Kouangxi Water Fall
Walk through open farmland and forest trails to the Kuang Si Waterfall, which, though not very high, are striking in its lush jungle setting. Upon arrival there are plenty of opportunities to swim in the refreshing pools and enjoy a boxed picnic lunch. There is also the option to visit Ban Phonesay, a village well known for its silk weavings that have even been featured in the New York Time Magazine.
The most arresting temple here houses the Pha Bang Buddha, Laos’s talisman for over half a millennium, and after which it is named (Luang Prabang means The Great Pha Bang). The temple is just a decade old! The old and the new come together seamlessly here, as this multi-tiered ornate new building that stands true to its architectural roots envelopes the most sacred item in all of Laos’s history.The Royal Museum is also a treasure to walk around - from an opulent throne room decked in wall murals to the more sparse and simple quarters of the royal family. This one way ramble around the palace also has many different exhibits and paintings that give you a full picture of Lao royalty and their beliefs.
Pak Ou Caves
After experiencing divinity at Wat Xieng Thong, we took a boat up the Mekong River, passing abandoned riverside temples and isolated villages. Our destination is the Pak Ou Caves, a sacred spot where thousands of Buddhas were hidden for safekeeping during earlier invasions. Pilgrims have since added their own offerings and the caves are literally overflowing with Buddhas.
Luang Prabang Night Market
The night market at Laos is unique. It spreads over an entire kilometer along the main street and local vendors here stock products both handmade and made in Thailand and China. While the items are cutesy, it left me wondering about how this was a market set up exclusively for the tourists, because let's face it, no locals would buy at these prices even after all the bargaining!
Plain of Jars Site 1
The plain of jars is an area in the Xieng Khuang area in Laos and consists of 90 different sites where these ancient stone jars have been found. The jars date back to the Iron Age (500 BC to AD 500) and are believed to be used in burial rituals. We visited site 1 and maybe weirdly so I was more impressed with all the signs signaling where it was safe to walk than the actual jars. We came from Luang Prabang so to get to this site we had to drive through the mountains for a long time, sleep in the horrible guest house I told you about earlier and then travel back the same route we came. And quite frankly I am terrible when it comes to stones and ruins. I just don’t think it is worth spending time and while the weather was nice and cool the jars themselves are well…just jars. Riding 16 hours just to look at some stone jars for about an hour seems a bit silly to me. If you have any interest in the history of those jars, than by all means go there, but for me it was a waste of two days. More interesting was the knowledge that part of the war was fought there as the terrain was riddled with trenchlines and the safe paths were all marked as it is not sure there are no more mines in the area. Knowing that there are still people being blown to pieces in Laos on a regular basis due to leftover mines, it’s quite something to realize what has been going on there.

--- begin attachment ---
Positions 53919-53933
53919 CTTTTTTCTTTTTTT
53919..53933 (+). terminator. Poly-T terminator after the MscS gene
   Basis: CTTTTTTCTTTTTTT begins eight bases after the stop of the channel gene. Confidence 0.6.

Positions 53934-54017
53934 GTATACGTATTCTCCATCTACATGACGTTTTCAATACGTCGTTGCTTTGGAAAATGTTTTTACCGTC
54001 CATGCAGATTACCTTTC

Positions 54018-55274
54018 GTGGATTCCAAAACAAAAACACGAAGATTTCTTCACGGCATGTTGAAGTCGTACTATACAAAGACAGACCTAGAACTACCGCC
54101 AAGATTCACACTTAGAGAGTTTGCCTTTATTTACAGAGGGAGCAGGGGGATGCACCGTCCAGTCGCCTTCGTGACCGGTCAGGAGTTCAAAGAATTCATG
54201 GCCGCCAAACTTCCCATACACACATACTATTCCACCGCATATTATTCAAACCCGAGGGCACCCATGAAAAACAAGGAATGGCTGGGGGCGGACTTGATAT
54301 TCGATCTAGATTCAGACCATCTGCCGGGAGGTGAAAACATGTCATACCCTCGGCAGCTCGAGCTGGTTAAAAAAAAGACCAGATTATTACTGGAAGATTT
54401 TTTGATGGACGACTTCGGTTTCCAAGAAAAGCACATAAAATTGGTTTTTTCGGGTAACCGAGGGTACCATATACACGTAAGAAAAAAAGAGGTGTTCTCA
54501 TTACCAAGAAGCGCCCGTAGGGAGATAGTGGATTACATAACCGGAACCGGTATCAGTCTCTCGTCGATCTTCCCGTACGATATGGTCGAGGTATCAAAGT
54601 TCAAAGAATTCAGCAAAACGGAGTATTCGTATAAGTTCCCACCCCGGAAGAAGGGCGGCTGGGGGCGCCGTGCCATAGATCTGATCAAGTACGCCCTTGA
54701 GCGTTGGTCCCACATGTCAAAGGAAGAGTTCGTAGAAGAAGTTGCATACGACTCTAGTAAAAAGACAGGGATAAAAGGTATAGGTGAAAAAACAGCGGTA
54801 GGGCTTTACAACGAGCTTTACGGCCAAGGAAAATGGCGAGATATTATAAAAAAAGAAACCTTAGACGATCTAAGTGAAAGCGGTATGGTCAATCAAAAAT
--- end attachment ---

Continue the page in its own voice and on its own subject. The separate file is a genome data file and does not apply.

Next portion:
The Royal Palace Museum
Built in the early 20th Century, the Royal Palace was the residence of the royals until the communists overthrew them in 1975. Subsequently converted into a museum, it is now a place to see glimpses of the history of Laos while also enjoying the lotus ponds, the art, the Crown Jewels of Laos, the Buddhas, and the plush furnishings and decor of the rooms in the old palace, which are still well preserved.
Green Jungle Flight
Try the ziplining here! You will be treated to a ride in an green eco-vehicle from your hotel to the ferry, then take a ride down the Mekong, and then hop on a local mini-truck to reach Green Jungle Flight. Sit down and enjoy your welcome drink, as the staff briefs you thoroughly in the process and their safety standards. They are awesome! And then enjoy the ride :)